• It’s just the herd, that's all. I have seen a lot of talking heads floundering around in the last week, knowingly explaining exactly why the market has fallen over (interest rates going up in the US), but they are ignoring the most important factor, the herd. Sometimes the herd, when it is moving fast, can change direction just as swiftly. You don’t need an excuse, and in a world where over 50% of our trades are done by computers and there are trillions of dollars in exchange-traded funds which are robotic, we have never really experienced how savage this new electronic herd can be. All the more reason to stand back while nobody knows.
  • There is no rush to buy. The market goes up slow and down fast. The bubble has burst, now it will take three times as long to build confidence as it took to lose it. You will have time. You are not about to miss the bottom. I can’t see this as an opportunity yet. It is not safe yet. All we have at the moment is the arrival of a storm.... this is not the time to push the boat out. Wait for the Sun to come out; you could still get sunk.

Conclusion

  • Not buying yet.
  • It is still highly risky.
  • Still thinking of selling - if it still worries you sell something.
  • Start making a list of stocks you will buy with the cash you have raised.

For balanced investors

For those of you who are conservative long-term/retiree investors who hold the standard balanced fund (say...10% cash, 15% fixed interest, 30% hybrids and 45% equities), you do not need to stress yourself. This is a correction (a small one in the local market so far) with little fundamental foundation other than the market was going up too fast. The herd is having a moment, but so far, that’s all.

There is no fundamental foundation to it so far (other than price, the market PE in the US is top of the historic range). If the commentary about US interest rates going up is the best we can come up with to explain the fall, then there isn’t much to worry about. We have known about US interest rates going up for months and months. Again, it is the herd reacting to price, not some shift in the fundamental backdrop. There is no sub-prime mortgage event hollowing out the foundations of our financial institutions. On the contrary, global GDP growth is still seeing a coordinated improvement, inflation is low, interest rates (even if they go up) are still benign and policy accommodation from central banks is still in place and, particularly in Europe, showing little sign of being removed. Company results are also solid, both in the US and in Australia (so far), and forecasts are on the rise and rising earnings numbers will steadily eat away at the top of the range market PEs.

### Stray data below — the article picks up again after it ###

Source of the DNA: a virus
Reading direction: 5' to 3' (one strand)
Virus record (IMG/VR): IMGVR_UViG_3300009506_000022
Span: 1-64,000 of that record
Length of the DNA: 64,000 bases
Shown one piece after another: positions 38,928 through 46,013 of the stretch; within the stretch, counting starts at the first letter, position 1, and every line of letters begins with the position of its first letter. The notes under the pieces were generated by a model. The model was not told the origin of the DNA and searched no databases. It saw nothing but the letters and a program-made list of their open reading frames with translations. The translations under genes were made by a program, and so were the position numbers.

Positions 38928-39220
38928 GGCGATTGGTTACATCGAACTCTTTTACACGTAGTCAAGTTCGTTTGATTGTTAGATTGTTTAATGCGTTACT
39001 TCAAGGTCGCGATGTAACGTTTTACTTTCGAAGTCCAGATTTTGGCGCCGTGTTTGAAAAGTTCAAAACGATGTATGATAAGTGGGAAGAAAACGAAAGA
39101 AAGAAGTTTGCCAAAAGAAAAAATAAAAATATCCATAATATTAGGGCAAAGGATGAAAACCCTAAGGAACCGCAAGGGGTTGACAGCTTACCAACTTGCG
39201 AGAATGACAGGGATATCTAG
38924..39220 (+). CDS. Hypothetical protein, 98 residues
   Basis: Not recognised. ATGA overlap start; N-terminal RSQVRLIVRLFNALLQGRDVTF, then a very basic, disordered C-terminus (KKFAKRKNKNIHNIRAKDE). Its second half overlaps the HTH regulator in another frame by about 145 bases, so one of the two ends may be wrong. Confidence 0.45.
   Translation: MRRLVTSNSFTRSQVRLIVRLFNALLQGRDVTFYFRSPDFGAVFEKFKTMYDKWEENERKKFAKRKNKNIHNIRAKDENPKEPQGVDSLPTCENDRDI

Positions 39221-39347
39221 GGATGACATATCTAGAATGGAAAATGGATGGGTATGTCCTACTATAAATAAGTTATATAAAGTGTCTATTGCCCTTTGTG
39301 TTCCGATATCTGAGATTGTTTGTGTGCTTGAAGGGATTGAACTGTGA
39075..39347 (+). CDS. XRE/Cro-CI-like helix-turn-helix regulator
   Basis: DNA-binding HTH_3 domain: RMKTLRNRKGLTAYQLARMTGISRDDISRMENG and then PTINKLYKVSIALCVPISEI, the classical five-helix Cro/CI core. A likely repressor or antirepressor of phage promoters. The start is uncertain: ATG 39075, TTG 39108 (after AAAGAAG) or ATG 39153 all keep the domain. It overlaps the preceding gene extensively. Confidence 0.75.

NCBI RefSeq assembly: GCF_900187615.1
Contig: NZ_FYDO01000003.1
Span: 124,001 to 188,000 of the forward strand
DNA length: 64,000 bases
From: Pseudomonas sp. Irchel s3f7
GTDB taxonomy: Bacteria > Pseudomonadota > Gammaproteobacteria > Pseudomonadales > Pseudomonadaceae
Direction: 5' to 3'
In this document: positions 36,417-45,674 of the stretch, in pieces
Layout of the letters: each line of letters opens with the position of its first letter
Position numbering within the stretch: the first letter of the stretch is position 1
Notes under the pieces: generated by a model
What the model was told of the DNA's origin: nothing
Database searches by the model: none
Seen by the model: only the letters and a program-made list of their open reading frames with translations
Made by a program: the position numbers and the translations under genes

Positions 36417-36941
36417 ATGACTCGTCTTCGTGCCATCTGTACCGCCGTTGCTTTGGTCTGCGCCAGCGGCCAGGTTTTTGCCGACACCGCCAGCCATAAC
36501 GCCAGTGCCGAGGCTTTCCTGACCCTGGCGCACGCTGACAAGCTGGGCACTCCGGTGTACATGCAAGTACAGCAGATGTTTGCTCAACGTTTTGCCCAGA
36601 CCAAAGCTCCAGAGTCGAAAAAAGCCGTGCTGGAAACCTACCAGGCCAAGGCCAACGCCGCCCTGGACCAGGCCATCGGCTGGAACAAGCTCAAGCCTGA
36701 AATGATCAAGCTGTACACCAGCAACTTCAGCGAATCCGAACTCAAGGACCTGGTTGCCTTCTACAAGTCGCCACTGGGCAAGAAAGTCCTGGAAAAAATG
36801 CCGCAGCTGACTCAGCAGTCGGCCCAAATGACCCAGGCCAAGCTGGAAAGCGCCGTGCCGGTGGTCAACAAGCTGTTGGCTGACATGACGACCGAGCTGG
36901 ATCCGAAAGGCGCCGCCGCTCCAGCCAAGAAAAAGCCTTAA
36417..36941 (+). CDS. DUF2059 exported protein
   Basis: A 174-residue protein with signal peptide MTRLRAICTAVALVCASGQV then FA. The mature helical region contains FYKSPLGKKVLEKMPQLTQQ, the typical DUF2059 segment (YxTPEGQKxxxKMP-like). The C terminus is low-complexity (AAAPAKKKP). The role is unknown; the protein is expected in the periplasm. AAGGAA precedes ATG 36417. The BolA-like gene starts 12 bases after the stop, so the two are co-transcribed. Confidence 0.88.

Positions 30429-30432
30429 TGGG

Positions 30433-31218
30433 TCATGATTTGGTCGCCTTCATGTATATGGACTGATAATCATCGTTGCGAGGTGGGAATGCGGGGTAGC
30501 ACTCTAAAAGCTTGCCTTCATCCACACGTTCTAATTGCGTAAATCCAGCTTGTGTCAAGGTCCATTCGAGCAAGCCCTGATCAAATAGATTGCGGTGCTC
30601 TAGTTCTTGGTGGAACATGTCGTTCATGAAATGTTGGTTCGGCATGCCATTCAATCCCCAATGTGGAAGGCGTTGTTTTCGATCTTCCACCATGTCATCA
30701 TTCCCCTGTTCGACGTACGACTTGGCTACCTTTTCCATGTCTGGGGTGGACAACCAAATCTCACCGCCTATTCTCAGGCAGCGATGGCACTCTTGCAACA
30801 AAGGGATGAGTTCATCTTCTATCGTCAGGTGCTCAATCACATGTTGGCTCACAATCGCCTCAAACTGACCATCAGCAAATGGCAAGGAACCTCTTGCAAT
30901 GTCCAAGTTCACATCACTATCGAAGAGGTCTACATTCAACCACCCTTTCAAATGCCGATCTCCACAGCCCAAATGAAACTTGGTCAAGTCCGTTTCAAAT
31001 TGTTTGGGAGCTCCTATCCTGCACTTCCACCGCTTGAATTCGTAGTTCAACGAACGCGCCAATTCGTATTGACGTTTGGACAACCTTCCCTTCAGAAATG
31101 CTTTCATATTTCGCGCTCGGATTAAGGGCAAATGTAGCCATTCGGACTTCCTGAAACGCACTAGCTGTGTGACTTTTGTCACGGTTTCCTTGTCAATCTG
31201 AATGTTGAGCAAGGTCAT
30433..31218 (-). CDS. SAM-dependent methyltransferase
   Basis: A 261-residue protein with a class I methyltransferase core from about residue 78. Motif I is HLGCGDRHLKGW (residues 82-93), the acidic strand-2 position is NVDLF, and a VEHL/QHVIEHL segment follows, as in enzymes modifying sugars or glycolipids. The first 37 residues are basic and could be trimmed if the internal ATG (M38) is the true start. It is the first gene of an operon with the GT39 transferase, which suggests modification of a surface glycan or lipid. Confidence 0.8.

In other words, we have a price issue in equities, but that’s about all.

In which case, while we, as equity-focused fund managers and commentators, talk about possibly selling everything, we are talking about the equity component only. For a balanced fund investor, who is only holding part of their investments in equities, there is little reason to worry. To upset the rest of your portfolio (which may account for 50-80% of your total fund) you would need a financial crisis that undermined the integrity of hybrids and fixed interest. We don’t have one. All we have is a hiccup in equity prices. That may warrant closing out some of your equity holdings (the Ritzy midcaps on high PEs), but otherwise, so far, there is very little to trouble the long-term, conservative, balanced investor/retiree.